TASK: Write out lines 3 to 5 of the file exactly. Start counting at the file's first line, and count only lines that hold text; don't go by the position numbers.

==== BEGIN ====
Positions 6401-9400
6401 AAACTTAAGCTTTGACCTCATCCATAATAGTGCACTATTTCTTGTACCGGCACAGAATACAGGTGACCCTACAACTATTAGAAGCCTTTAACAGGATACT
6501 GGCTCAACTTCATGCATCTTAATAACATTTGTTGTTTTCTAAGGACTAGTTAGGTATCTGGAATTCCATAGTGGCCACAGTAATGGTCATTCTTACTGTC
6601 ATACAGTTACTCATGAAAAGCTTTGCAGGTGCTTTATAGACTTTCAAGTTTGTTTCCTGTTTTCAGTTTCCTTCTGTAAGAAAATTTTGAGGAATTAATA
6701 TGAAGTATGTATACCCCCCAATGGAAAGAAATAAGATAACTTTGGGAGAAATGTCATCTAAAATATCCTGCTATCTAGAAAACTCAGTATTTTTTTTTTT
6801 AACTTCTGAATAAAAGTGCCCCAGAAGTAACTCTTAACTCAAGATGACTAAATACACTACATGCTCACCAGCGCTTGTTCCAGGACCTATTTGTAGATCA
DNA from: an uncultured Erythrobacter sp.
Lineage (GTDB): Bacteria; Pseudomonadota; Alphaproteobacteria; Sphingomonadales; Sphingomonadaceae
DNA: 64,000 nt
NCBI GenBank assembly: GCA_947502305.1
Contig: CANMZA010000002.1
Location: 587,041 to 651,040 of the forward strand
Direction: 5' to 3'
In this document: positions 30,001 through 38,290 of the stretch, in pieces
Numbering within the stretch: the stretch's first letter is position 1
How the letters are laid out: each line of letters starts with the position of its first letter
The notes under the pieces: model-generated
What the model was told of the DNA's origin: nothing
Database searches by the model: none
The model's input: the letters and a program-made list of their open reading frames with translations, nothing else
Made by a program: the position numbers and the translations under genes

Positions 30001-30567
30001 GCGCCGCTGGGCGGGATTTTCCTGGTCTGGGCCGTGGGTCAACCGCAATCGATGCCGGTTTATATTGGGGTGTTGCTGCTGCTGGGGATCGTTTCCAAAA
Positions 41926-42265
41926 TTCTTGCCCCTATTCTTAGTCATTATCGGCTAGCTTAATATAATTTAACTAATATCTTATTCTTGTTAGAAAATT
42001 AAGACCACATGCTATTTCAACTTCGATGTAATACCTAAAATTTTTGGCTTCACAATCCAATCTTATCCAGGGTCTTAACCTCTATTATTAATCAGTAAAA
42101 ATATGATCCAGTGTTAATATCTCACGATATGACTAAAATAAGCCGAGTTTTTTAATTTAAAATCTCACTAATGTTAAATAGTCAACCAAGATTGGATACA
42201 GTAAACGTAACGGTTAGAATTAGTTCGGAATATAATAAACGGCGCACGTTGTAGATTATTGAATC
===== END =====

6501 GGCTCAACTTCATGCATCTTAATAACATTTGTTGTTTTCTAAGGACTAGTTAGGTATCTGGAATTCCATAGTGGCCACAGTAATGGTCATTCTTACTGTC
6601 ATACAGTTACTCATGAAAAGCTTTGCAGGTGCTTTATAGACTTTCAAGTTTGTTTCCTGTTTTCAGTTTCCTTCTGTAAGAAAATTTTGAGGAATTAATA
6701 TGAAGTATGTATACCCCCCAATGGAAAGAAATAAGATAACTTTGGGAGAAATGTCATCTAAAATATCCTGCTATCTAGAAAACTCAGTATTTTTTTTTTT